Drake, Deborah (2012). Prisons, Punishment and the Pursuit of Security. Critical Criminological Perspectives. Basingstoke: Palgrave Macmillan.
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Nation states around the globe are struggling with increasing concerns over human and global insecurity. Within this climate crime and criminal justice policies in many countries have become key areas of political focus, with the prison poised to play an important role in security strategies. This book problematises the persistent use of prisons and punishment and their role in pursuing higher levels of human security. Drawing on extensive, qualitative research in men's long-term, maximum-security prisons in England, questions are raised about the means by which security is pursued. The book argues against the use of severe sanctions as a means through which to calm public fears, achieve greater political legitimacy, and improve public security. By considering problems of security alongside those of long-term prisons, the book grapples with thorny and perennial problems associated with violence, vengeance and calls for punishment.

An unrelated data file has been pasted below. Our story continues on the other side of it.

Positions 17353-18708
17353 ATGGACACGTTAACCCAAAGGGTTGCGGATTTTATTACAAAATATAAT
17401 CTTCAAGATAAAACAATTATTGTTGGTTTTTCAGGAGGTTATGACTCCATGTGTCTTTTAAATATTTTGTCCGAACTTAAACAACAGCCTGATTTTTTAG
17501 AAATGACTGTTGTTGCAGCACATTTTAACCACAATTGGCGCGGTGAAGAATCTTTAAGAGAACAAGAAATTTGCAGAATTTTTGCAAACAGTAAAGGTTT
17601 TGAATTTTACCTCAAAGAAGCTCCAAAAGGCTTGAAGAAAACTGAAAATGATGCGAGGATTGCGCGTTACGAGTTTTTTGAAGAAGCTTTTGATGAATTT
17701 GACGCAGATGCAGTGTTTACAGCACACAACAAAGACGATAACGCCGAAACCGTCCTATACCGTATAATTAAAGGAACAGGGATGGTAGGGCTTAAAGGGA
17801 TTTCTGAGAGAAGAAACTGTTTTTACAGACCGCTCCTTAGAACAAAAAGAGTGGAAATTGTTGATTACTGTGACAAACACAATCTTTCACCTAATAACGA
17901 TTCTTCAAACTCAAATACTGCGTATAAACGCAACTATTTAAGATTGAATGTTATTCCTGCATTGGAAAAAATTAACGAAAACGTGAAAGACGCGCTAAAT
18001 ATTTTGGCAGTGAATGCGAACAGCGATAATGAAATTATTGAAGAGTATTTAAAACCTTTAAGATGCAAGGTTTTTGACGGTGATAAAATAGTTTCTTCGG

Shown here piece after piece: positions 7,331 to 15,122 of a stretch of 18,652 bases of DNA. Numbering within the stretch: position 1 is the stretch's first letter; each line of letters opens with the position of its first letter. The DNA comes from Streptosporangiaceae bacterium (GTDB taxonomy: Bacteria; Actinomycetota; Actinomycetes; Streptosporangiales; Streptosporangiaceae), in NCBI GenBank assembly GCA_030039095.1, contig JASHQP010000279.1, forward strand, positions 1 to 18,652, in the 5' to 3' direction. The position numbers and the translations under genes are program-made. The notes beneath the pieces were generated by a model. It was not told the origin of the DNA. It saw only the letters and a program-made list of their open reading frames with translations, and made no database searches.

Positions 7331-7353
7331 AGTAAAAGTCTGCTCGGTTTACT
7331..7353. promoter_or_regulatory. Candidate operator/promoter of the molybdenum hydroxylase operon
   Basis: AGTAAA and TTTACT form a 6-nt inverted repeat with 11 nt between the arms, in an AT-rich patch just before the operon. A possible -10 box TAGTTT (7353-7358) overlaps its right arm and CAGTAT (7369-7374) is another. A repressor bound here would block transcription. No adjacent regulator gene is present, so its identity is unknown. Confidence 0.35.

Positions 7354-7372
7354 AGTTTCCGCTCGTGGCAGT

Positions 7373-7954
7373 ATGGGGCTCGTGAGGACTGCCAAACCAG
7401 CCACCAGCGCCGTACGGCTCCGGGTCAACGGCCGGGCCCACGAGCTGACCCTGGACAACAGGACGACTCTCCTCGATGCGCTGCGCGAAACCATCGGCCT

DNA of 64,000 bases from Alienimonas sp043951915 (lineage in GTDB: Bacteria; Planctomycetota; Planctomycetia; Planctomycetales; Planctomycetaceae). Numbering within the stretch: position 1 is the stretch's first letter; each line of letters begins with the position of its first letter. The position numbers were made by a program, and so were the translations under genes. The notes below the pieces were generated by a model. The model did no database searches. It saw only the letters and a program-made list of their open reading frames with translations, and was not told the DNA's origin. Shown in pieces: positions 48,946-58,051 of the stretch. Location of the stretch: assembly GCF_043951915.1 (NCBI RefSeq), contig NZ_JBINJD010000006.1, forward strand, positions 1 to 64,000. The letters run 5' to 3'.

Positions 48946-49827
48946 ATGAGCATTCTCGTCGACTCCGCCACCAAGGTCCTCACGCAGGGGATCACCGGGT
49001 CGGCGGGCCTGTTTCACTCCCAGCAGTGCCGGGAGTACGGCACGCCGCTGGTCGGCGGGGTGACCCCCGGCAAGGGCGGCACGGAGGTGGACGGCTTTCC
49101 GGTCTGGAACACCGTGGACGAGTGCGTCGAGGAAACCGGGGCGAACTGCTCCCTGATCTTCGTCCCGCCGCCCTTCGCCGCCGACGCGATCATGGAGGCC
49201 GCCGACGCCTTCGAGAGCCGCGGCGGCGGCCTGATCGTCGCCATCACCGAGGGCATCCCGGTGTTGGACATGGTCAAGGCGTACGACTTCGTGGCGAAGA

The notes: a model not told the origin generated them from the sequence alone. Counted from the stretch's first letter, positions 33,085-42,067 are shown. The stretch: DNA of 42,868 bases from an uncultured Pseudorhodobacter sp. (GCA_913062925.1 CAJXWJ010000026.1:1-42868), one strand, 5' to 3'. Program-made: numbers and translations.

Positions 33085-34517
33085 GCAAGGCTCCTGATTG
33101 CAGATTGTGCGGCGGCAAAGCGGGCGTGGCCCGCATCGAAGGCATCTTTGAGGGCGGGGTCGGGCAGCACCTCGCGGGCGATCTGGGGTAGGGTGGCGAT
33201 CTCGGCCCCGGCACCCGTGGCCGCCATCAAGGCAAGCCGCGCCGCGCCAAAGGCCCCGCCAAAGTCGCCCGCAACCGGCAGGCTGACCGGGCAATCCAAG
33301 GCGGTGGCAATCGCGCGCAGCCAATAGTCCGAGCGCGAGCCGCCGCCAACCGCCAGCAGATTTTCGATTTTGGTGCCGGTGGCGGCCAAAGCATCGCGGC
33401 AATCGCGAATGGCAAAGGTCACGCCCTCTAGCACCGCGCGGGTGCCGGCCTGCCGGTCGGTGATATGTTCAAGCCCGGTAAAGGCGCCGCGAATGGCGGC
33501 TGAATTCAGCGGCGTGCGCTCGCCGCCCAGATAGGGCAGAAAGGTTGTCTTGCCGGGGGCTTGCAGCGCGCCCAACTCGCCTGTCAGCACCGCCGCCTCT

|Item Type:||Authored Book|
|Copyright Holders:||2012 Deborah Drake|
|Keywords:||prisons; punishment; security; vengeance; justice|
|Academic Unit/Department:||Faculty of Arts and Social Sciences (FASS) > History, Religious Studies, Sociology, Social Policy and Criminology
Faculty of Arts and Social Sciences (FASS)
|Interdisciplinary Research Centre:||International Centre for Comparative Criminological Research (ICCCR)
Harm and Evidence Research Collaborative (HERC)
|Depositing User:||Deborah Drake|
|Date Deposited:||18 Jan 2012 13:53|
|Last Modified:||04 Oct 2016 11:11|
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